Push ongoing for Sunday WSTA service

Push ongoing for Sunday WSTA service
November 15
00:00 2012

Mayor Allen Joines says that he is still in talks with Forsyth Medical Center and Wake Forest Baptist Health about the possibility of the two hospitals helping to underwrite the cost of operating limited Winston-Salem Transit Authority routes on Sundays.

The idea of Sunday service came up earlier this year as the City Council pondered a proposed $0.30 hike for city bus fare, which currently is $1. The idea was  floated during budget talks as one of the ways for the city to make ends meet.

“There was a lot of debate during the budget preparation,” explained City Council member Dan Besse, a member of the city’s Public Works Committee and a strong proponent of Sunday service. “The compromise when the budget was adopted was that we wouldn’t raise the rates but we would wait on the Sunday service addition.”

Winston-Salem is the only major North Carolina city that offers no bus service at all on Sunday. Joines envisions a plan that would offer a few Sunday routes centered around the downtown area and the two hospitals.

“Nothing has been decided yet, but we are having that conversation,”  Joines said. “They are two of the largest employers in the city and our research shows that a good number of the riders are medical center employees.”

Because Baptist and Forsyth are nonprofits, neither pays property taxes, and because so many of their clients and employees utilize public transportation, the medical centers could benefit significantly from the services being offered seven days a week, city leaders say.

Bus riders are excited about the possibility of Sunday service. Bus rider Tay Gibson, 20,  thinks Sunday service is a good idea, even though he doesn’t normally use WSTA on weekends.


Tay Gibson at the downtown WSTA hub.

“I feel like it would be more convenient for people that have things to do,” remarked Gibson, who is soon slated to start studying at Forsyth Technical Community College. “Not for me personally, because my mother has a car and I have a way around, but for other people that don’t have a way to get around.”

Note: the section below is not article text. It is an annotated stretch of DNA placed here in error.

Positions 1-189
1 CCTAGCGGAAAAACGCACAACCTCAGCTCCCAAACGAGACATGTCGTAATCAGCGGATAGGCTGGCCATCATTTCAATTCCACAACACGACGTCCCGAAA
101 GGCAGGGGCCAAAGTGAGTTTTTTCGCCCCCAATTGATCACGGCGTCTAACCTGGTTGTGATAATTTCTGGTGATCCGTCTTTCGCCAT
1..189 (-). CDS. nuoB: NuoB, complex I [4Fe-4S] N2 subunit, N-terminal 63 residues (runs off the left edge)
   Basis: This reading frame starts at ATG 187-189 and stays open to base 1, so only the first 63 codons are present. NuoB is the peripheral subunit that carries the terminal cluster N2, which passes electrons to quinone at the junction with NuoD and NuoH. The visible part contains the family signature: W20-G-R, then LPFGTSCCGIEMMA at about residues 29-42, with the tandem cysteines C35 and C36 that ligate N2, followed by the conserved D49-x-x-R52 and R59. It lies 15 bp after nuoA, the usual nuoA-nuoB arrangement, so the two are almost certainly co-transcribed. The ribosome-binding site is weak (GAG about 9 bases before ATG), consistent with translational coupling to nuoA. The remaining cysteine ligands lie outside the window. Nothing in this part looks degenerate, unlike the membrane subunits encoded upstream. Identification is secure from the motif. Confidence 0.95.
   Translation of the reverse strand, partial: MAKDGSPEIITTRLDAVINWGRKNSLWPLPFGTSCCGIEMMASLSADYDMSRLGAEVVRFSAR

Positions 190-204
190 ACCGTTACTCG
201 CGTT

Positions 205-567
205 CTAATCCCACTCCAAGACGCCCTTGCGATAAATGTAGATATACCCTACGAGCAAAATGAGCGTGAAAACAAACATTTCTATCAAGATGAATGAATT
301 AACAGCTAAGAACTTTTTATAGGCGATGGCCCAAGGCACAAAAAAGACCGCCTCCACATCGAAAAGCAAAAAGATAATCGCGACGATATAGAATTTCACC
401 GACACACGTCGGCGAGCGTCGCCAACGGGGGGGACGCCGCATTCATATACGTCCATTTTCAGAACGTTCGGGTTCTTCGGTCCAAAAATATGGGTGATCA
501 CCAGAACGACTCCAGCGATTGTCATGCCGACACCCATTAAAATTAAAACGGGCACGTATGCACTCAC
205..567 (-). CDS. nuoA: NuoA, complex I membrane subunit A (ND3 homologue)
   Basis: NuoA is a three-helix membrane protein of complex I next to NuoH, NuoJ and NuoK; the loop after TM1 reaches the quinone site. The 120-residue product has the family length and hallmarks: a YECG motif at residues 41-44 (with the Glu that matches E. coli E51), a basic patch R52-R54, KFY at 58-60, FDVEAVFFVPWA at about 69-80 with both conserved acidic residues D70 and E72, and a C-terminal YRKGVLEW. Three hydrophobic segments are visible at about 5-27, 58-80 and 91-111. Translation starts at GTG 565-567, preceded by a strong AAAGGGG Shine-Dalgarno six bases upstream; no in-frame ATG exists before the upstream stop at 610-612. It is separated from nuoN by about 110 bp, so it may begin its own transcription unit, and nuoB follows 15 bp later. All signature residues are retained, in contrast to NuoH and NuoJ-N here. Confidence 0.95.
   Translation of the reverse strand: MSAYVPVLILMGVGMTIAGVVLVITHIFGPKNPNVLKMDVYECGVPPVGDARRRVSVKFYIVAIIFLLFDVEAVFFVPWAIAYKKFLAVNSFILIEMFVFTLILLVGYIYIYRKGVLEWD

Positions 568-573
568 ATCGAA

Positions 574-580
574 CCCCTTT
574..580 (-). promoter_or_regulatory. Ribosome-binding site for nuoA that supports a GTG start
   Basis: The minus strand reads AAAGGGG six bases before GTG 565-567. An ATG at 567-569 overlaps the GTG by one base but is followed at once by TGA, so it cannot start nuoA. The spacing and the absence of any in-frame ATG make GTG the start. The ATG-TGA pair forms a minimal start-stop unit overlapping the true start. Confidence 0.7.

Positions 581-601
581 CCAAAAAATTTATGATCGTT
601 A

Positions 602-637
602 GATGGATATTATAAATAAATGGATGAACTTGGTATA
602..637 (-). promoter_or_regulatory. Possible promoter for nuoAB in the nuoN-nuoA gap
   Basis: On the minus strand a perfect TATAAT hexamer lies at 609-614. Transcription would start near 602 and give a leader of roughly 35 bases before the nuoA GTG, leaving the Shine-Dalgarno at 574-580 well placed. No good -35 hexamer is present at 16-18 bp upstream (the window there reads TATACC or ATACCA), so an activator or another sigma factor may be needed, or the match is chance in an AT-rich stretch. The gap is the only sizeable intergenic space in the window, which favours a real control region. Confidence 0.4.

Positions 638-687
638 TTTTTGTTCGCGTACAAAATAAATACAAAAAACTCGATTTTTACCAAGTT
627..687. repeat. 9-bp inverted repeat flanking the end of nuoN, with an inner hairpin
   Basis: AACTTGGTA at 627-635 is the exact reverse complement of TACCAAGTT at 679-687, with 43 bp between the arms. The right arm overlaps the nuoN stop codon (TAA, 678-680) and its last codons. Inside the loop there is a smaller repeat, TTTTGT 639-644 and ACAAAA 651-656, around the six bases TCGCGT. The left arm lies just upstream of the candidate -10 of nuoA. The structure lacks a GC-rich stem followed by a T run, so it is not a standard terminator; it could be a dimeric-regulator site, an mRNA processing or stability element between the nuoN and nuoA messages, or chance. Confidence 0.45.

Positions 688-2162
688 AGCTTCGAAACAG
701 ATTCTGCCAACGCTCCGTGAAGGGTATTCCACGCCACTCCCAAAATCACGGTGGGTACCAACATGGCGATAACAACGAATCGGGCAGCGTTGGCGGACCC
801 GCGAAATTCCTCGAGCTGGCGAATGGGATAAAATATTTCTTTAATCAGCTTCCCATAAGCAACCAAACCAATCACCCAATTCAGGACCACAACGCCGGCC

As a native of Brooklyn, N.Y.. Sharon Jones is accustomed to public transportation services on Sunday. Jones, who works in the cafeteria at Wake Forest University, said she sometimes has to work on Sundays and finding a ride to and from her job can be a challenge. The mother of two said she would also relish being able to utilize the bus to make a much needed getaway on the Sundays when she doesn’t have anywhere she has to be. While riding home from work on Monday afternoon, Jones said she and several other patrons were discussing the merits of Sunday service.

“About six or seven of us were talking about it on the bus,” she related. “We were just talking about how they should have Sunday service to go to church or to go back and forth to work. Especially when they have events downtown people would love, but who wants to be walking?”

Jones said she was pleased to hear that the prospect of Sunday service was still on the table, but she wasn’t holding her breath.

“We’ve done heard it so many times before,” she declared. “I’m just praying and waiting to see what happens.”

Joines believes that implementing Sunday service could help pave the way for the city’s much-talked about Urban Circulator project. Still in its preliminary stages, the project would use an enhanced bus system with physical and technological upgrades or a modern streetcar in concentrated areas of the city.

The project took form after a study was conducted in 2006, said City-County Planning Director Paul Norby. The city is seeking public input on the idea on its web site, Norby said that if city leaders decided to pursue the project, it would not come to fruition for another five to seven years.


If implemented, the Urban Circulator would work in concert with the existing bus system, not replace it, and could inspire other projects within the city, he explained.

“It’s meant to do two things: it’s meant to spur economic development and it’s also meant to move people in between destinations, but it certainly won’t be the only answer in terms of urban transportation,” Norby said.

While the streetcars may be in the city’s future, for now, city buses remain the only viable public transportation option, and Besse says it’s high time they ran on a full-week schedule. He added that he hopes to have Sunday service in place in the first half of 2013.

“I’m going to press for a start of actual Sunday service early next year, sometime before spring. We’re either going to see that or somebody’s at least going to have to explain to me why it can’t be done,” he said. “It’s a good time to raise that question. The statistics are very clear: public transportation is on the rise and has been for awhile.” 

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Layla Garms

Layla Garms

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